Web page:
Former Deputy Attorney General Rod Rosenstein. Photo: Mark Makela/Getty Images

Former Deputy Attorney General Rod Rosenstein hit back at ex-FBI director James Comey for questioning his conduct after the release of the Mueller report, in a speech to the Greater Baltimore Committee Monday.

"The former director is a partisan pundit, selling books and earning speaking fees while speculating about the strength of my character and the fate of my immortal soul. That is disappointing. Speculating about souls is not a job for police and prosecutors. Generally, we base our opinions on eyewitness testimony."

Context: In an opinion piece for the New York Times last week, Comey asked how Rosenstein could "give a speech quoting the president on the importance of the rule of law" following the release of Mueller's report, which he said detailed President Trump’s determined efforts to obstruct justice.

Why it matters: Rosenstein wrote the letter that Trump used as a basis to fire Comey in May 2017, as the Russia investigation intensified. Comey's firing was a key aspect of special counsel Robert Mueller’s investigation into whether Trump obstructed justice. Rosenstein appointed Mueller to lead the investigation.

  • In his first public speech since stepping down as deputy attorney general, Rosenstein told the GBC it was Comey's handling of former Secretary of State Hillary Clinton's email investigation in 2016 that was a defining professional error. He expressed some sympathy for the former FBI director but said, "There are bright lines that should never be crossed."
"If I had been the decision-maker, the removal would have been handled very differently, with far more respect and far less drama, so I do not blame the former director for being angry."

Go deeper: Timeline: Every big move in the Mueller investigation

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Case growth outpacing testing in coronavirus hotspots

Data: The COVID Tracking Project. Note: Vermont and Hawaii were not included because they have fewer than 20 cases per day. Chart: Andrew Witherspoon/Axios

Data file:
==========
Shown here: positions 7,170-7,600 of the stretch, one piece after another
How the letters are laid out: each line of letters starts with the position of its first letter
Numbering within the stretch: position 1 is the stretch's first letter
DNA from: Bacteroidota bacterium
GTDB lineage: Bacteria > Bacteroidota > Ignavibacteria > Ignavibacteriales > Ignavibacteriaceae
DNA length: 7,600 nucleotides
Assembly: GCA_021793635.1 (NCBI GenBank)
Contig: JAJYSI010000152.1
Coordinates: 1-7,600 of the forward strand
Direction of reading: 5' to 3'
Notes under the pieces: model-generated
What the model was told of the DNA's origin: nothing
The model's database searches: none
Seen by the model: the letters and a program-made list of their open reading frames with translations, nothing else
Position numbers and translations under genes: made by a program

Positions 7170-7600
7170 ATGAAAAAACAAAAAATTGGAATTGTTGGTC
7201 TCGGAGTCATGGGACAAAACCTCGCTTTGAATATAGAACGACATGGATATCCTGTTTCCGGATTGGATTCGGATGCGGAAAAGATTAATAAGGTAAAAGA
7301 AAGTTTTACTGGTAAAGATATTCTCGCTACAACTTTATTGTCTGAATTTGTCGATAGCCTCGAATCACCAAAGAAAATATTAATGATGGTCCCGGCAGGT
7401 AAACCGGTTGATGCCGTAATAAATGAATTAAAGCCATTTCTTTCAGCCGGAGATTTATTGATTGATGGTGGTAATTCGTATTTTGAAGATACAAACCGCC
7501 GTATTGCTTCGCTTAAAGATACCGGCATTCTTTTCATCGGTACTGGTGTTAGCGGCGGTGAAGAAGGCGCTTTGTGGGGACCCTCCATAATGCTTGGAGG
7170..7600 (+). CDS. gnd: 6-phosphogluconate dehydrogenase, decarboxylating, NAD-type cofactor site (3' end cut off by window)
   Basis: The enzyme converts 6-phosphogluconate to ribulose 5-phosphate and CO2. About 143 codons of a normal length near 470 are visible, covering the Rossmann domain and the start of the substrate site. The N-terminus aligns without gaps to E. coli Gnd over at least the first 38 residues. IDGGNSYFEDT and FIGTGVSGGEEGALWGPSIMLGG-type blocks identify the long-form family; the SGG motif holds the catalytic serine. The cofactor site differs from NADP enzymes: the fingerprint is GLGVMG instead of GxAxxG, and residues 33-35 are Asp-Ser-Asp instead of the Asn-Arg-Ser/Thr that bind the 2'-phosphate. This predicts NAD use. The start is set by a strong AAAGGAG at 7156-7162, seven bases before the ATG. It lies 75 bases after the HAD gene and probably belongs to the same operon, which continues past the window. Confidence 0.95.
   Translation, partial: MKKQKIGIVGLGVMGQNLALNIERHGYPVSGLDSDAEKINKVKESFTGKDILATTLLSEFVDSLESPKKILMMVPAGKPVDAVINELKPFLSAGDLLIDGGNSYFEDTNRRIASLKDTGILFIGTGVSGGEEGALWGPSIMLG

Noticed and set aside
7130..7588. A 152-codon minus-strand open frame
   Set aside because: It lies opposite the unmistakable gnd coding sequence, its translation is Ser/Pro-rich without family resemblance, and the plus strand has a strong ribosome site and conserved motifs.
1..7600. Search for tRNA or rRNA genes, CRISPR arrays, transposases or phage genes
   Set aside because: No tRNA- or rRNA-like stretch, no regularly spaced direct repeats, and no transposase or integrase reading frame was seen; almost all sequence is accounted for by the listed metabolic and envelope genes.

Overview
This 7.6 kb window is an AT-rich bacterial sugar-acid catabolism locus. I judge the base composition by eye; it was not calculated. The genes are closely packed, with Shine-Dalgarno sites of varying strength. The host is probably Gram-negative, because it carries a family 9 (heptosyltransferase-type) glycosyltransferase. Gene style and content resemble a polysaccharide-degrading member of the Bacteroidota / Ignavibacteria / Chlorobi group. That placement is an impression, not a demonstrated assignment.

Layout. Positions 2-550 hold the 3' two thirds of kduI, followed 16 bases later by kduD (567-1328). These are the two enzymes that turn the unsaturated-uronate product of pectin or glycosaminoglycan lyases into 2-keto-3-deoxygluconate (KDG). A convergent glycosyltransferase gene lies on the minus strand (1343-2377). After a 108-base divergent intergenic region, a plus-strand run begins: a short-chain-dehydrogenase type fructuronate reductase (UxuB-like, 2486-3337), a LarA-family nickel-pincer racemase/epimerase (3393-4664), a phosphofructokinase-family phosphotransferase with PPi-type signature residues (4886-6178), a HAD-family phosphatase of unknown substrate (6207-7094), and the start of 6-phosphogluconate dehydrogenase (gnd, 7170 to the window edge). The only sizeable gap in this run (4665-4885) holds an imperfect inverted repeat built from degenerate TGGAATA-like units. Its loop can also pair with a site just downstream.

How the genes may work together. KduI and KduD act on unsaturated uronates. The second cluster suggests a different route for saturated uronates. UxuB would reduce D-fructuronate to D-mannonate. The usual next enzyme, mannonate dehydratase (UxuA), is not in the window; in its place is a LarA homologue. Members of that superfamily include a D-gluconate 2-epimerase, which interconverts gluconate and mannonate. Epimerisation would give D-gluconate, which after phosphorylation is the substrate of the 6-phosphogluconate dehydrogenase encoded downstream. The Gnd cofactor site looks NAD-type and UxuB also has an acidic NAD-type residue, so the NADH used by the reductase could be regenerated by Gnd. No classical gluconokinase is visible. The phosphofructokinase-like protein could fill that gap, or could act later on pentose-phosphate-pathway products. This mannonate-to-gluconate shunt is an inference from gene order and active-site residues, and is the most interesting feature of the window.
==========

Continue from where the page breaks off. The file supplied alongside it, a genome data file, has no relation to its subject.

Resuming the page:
The United States' alarming rise in coronavirus cases isn't due to increased testing — particularly not where cases have grown fastest over the last month.

Why it matters: The U.S. doesn't yet know what it looks like when a pandemic rages on relatively unchecked after the health system has become overwhelmed. It may be about to find out.

The impending retail apocalypse

Illustration: Eniola Odetunde/Axios

Because of the coronavirus and people's buying habits moving online, retail stores are closing everywhere — often for good.

Why it matters: Malls are going belly up. Familiar names like J.C. Penney, Neiman Marcus and J. Crew have filed for bankruptcy. Increasingly, Americans' shopping choices will boil down to a handful of internet Everything Stores and survival-of-the-fittest national chains.

Biden campaign using Instagram to mobilize celebrity supporters

Collins appears on the Build live interview series in November 2019. Photo: Gary Gershoff/Getty Images

The Biden campaign is launching a new initiative today that will draft Hollywood celebrities for Instagram Live chats with campaign officials and other Biden supporters.

Why it matters: The campaign, called #TeamJoeTalks, is an attempt to open up a new front on social media, drawing on celebrities’ Instagram followers to help find and motivate voters while large parts of the country remain locked down.